Home Accounting and Auditing How the auditors keep dodging the fraud bullet

How the auditors keep dodging the fraud bullet

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A new report by Open Secrets puts them back in the crosshairs, says Moneyweb.

Of the roughly 1 000 people attending the virtual release of the latest Open Secrets report titled The Auditors, a good number were likely from the accounting profession. They must have been squirming in their seats as their crimes were read out in excruciating detail.

For example, in 2005 KPMG was fined $456 million (R10 billion) for defrauding the US tax authorities by designing, marketing and implementing illegal tax shelters to help wealthy individuals and corporations escape tax liabilities.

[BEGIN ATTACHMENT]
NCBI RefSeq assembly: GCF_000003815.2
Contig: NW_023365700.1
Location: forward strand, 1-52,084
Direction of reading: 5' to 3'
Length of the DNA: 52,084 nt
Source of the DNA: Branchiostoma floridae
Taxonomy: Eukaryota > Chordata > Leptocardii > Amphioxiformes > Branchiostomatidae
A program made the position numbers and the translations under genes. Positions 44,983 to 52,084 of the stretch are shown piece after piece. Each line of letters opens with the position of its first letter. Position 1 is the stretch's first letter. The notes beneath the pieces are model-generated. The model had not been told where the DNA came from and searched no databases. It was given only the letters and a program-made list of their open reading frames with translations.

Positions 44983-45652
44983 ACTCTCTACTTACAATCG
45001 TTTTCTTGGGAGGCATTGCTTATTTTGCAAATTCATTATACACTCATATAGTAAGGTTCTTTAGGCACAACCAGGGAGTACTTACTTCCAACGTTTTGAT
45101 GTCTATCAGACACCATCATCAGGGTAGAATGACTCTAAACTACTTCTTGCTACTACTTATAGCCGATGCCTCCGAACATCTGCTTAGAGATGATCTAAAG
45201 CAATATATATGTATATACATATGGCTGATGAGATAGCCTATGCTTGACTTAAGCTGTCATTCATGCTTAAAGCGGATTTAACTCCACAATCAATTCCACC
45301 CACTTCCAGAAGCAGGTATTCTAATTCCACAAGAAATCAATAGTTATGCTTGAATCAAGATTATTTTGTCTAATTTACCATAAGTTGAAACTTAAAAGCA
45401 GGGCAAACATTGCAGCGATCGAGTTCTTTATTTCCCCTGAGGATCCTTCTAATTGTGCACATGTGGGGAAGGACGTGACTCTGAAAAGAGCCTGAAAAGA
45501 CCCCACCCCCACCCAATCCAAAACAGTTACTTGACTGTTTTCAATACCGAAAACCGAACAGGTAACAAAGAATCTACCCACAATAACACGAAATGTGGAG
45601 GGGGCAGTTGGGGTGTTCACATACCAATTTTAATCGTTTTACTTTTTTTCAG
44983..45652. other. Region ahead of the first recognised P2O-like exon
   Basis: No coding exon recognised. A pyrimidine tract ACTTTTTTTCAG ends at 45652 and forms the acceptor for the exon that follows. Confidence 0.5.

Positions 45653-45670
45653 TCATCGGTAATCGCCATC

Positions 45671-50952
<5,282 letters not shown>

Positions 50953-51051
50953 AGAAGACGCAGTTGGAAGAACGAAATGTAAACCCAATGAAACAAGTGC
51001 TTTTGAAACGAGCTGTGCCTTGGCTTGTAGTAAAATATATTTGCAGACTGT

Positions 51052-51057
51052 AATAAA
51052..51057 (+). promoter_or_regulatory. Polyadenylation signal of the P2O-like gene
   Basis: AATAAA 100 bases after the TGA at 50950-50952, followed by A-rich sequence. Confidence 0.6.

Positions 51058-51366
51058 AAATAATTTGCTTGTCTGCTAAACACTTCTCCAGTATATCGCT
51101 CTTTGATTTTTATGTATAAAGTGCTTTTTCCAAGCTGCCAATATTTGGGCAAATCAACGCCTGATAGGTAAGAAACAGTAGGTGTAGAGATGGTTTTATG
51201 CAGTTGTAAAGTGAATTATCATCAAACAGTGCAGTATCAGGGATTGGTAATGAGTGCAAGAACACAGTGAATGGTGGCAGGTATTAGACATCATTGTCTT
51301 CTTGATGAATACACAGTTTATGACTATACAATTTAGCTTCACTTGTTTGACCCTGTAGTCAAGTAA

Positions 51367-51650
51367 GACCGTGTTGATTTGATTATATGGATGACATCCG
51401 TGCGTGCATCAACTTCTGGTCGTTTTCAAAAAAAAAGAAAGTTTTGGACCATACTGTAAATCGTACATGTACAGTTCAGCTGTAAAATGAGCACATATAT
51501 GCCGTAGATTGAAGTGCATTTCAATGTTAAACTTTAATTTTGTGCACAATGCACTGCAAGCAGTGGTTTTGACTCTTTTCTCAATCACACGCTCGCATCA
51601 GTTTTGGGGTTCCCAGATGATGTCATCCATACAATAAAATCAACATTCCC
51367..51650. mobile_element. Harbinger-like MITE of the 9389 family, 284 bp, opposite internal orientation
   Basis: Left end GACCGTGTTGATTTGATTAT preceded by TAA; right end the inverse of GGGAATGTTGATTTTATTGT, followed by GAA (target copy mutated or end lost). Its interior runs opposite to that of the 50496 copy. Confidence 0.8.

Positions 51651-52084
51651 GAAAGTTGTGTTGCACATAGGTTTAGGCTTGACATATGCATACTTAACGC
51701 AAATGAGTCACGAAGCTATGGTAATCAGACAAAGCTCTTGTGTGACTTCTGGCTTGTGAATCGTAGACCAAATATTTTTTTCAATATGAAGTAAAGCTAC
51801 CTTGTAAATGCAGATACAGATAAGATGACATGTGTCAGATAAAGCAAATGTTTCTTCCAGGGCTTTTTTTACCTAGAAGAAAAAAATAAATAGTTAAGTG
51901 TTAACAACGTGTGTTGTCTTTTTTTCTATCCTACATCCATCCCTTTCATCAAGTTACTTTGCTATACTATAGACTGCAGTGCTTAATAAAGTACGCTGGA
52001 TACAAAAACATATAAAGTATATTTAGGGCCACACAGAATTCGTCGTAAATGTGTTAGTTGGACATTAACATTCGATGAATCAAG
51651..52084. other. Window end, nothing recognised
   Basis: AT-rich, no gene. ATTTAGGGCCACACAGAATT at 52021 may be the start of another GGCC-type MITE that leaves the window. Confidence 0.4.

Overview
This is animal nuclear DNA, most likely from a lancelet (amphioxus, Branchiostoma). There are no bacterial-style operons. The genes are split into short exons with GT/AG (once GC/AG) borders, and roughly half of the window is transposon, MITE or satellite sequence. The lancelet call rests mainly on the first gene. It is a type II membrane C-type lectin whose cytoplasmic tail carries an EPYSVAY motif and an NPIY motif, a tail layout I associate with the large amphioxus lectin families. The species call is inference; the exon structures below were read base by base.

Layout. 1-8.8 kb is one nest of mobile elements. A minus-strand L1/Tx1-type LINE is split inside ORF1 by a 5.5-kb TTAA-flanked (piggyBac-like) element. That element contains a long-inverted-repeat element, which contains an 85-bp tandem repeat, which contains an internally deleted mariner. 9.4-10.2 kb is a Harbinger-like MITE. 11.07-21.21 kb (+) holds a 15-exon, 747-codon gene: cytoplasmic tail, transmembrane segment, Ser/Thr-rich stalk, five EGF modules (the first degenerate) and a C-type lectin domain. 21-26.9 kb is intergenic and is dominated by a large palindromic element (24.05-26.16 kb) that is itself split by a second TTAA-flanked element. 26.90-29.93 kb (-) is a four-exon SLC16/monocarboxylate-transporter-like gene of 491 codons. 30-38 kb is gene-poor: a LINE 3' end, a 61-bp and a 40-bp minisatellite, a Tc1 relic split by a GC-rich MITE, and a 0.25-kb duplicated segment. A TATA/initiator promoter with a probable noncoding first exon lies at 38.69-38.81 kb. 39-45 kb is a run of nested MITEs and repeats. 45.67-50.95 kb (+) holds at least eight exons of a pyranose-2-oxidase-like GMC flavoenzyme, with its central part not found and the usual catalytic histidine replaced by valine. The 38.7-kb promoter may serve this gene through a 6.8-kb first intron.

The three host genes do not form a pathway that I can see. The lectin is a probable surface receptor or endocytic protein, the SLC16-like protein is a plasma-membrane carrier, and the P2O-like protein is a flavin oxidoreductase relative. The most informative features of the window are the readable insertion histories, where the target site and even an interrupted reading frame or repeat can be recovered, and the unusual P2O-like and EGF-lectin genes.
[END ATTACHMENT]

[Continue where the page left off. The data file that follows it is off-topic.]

For this, KPMG received a deferred prosecution and paid a fine much smaller than the profits it made from the schemes.

KPMG wasn’t alone. The Big Four were all in on one of the biggest profit spinners of the last 20 years – ‘tax shelter’ structuring. In 2013 Ernst and Young (EY) paid $123 million (R2.1 billion) after admitting to US regulators that it had helped clients dodge taxes worth $2 billion (R34 billion). The other two members of the Big Four cartel – PwC and Deloitte – were likewise involved in schemes to escape tax.

Read: Big four auditors face investor calls for tougher climate scrutiny

Not all of these were illegal, but they were pervasive enough to characterise the Big Fours’ institutional behaviour as “skirting the rules and placing profit above principle for the sake of consulting clients,” says the Open Secrets report.

All this is lent a patina of respectability through the use of terms such as ‘tax neutrality’ and ‘tax minimalisation’ – euphemisms for paying no tax at all.